On March 23, 2020, I was admitted into a virtual partial hospital program (PHP) for eating disorders. 

On May 5, 2020, I transferred to another virtual PHP.

On June 30, 2020, I was discharged from virtual PHP because I couldn’t afford to continue treatment and had to return to work.

On January 31, 2021, another stalking incident triggered another serious relapse.

On March 15, 2021, I was re-admitted to the virtual PHP for eating disorders. 

On May 14, 2021, I was unexpectedly discharged from PHP because virtual program had to suddenly close.

On May 17, 2021, I was admitted to virtual intensive outpatient program (IOP) for mental health while continuing to attend virtual peer support groups for my eating disorder.

On July 20, 2021, I was suddenly discharged from IOP because the team recommended residential treatment.

On August 17, 2021, I was admitted to a virtual PHP for eating disorders, anxiety, depression & PTSD.

On August 31, 2021, I was notified that my employment status is terminated on October 1 and I will lose my health insurance on November 1.

On September 27, 2021, I was admitted to an in-person PHP for eating disorders, anxiety, depression & PTSD.

I continue to struggle emotionally, physically and financially.

If you are able to help me continue treatment by donating $5, I’d greatly appreciate your support.

If you cannot afford to donate, please keep me in your thoughts and prayers.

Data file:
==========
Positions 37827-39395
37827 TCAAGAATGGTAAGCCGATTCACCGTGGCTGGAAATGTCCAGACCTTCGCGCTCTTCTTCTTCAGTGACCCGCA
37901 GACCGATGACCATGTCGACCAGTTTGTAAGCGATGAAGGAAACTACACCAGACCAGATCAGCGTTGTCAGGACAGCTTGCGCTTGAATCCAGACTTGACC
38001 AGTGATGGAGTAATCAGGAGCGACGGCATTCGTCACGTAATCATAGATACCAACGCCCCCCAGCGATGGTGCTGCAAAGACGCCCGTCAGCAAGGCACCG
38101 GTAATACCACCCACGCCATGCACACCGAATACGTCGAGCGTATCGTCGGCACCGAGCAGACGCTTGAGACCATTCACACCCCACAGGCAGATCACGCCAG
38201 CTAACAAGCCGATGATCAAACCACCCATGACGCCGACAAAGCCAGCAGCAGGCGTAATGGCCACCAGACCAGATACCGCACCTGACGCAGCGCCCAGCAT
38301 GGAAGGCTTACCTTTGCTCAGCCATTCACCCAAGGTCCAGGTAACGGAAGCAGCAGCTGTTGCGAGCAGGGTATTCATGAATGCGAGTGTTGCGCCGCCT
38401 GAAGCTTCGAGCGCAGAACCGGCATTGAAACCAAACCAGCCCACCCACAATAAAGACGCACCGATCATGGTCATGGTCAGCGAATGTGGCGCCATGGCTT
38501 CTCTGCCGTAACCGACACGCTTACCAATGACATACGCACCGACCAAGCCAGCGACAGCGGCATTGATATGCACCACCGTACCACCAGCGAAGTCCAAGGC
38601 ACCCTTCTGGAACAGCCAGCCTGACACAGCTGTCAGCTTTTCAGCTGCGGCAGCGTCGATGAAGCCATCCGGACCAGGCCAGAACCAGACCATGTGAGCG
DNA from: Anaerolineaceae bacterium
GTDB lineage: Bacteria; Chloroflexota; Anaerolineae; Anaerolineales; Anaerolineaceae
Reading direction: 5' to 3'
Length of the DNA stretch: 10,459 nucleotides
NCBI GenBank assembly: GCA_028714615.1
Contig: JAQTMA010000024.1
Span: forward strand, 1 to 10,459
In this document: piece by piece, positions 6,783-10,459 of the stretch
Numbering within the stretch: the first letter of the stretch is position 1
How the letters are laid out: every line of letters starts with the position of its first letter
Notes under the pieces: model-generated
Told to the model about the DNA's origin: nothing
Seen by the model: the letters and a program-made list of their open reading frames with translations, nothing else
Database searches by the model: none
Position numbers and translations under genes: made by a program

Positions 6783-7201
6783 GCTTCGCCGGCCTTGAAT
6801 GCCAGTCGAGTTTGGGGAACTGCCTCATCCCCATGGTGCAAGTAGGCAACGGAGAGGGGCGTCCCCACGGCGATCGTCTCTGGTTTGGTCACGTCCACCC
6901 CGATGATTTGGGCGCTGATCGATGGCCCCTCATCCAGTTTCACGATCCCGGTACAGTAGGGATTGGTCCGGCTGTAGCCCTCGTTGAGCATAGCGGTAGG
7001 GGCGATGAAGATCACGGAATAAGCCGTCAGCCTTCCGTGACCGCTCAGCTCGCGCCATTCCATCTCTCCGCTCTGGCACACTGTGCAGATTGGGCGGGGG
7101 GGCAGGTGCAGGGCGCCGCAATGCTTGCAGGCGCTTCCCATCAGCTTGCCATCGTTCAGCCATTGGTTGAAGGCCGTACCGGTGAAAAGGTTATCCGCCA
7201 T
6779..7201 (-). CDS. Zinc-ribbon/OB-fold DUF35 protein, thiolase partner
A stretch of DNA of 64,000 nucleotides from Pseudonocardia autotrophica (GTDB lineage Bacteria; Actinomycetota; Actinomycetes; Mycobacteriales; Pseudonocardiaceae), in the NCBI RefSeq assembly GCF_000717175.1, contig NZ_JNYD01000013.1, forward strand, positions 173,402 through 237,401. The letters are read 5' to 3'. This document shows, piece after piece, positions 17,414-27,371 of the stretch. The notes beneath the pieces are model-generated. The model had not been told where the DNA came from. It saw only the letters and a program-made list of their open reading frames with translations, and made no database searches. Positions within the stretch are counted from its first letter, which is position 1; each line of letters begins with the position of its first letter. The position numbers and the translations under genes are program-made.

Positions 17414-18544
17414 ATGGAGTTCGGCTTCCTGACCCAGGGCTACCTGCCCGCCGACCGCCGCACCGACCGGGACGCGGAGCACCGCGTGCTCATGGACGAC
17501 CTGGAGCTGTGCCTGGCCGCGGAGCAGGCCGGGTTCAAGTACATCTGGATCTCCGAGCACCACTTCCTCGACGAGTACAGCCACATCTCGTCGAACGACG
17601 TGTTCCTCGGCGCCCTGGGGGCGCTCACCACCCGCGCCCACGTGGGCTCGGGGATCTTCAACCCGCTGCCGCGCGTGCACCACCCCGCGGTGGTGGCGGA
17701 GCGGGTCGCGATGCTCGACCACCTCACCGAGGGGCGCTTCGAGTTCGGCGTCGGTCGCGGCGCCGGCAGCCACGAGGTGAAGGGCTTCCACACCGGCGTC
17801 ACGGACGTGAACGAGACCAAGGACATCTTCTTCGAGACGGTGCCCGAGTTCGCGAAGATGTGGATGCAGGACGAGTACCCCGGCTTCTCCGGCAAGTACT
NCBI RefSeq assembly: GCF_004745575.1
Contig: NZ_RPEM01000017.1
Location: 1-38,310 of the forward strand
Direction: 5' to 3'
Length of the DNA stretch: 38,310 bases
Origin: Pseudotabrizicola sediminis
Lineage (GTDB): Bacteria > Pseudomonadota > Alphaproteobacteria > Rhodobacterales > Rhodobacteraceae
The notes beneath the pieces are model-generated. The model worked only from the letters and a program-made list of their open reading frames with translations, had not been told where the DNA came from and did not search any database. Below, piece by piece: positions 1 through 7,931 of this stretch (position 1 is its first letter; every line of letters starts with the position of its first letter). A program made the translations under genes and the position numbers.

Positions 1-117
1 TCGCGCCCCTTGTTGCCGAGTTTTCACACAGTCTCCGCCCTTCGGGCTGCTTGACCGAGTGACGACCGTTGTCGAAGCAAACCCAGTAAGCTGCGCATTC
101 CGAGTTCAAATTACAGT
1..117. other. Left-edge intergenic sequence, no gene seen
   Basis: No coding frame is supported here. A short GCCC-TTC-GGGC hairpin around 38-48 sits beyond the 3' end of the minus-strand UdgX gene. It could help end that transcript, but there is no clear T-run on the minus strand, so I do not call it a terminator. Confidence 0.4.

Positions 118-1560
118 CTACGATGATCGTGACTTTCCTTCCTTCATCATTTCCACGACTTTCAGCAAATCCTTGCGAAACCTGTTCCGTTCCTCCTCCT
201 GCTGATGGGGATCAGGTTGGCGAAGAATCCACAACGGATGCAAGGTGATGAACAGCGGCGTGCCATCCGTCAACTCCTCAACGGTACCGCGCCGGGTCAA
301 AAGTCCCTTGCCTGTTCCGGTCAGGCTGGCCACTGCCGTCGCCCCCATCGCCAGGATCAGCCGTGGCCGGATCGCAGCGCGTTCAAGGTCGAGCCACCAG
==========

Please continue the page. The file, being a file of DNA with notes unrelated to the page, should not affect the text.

Thank you.

GoFundMe Fundraiser

Monday, June 14, 2021

RISE - Photo Book Celebrating Diversity, Lived Experience and ANAD's 45th Anniversary

RISE, a coffee table photo book project celebrating diversity, lived experience and ANAD's 45th Anniversary (National Association of Anorexia Nervosa and Associated Disorders).

Last year, Kristen Kidd Photography raised $1,000 for ANAD with her photo project. Now, she's working on "Rise," a coffee table book that will celebrate diversity, lived experience, and ANAD's 45th anniversary! If you would like to be featured, sign up here: kkpmodelcall.com 💜

Celebrate Your Truest Self

Currently accepting submission from individual's to be featured in the 2021 coffee table book, Rise.

(benefiting ANAD: National Association of Anorexia Nervosa and Associated Disorders).

That's right. We want to change the conversation about what resilience and strength means by celebrating body and soul diversity.

This beautiful 10x8 hardcover book will share the stories of individuals whose lives have been personally touched by an eating disorder and who have journeyed through recovery finding hope.

Each individual selected for feature in the book (with their story) becomes an official Rise sponsor and will receive the following:

- Luxury photographic experience

- Cinematic slideshow reveal following photo experience

- Access to our gallery of options for fine art design and purchase, with a $500 credit included.

- Feature in Rise, the coffee table book

- Your first copy of Rise

- The bliss of knowing that your experience makes ANAD's mission of hope possible.

Scroll down to see more project details.

We're SO excited about the impact your story is going to make for individuals everywhere! Take a moment to fill out our contact form and we will get back to you shortly. We can't wait to hear the story of your journey through recovery!


The Five Steps To Join Movement:

Thank you so much for your interest in becoming a partner with the
#RiseCoffeeTableBook project.

Here are the 5 basic steps of your photographic experience.

Request your story be featured using the form on this page.

A Kristen Kidd Photography team member will reach out to connect with you to answer any questions and provide you with additional details of the project.

We will then assist you in scheduling to be photographed by Kristen Kidd Photography.

Kristen Kidd Photography will then treat you to their complete, one of a kind empowering photographic experience. Starting with Discovery all the way through your photography reveal.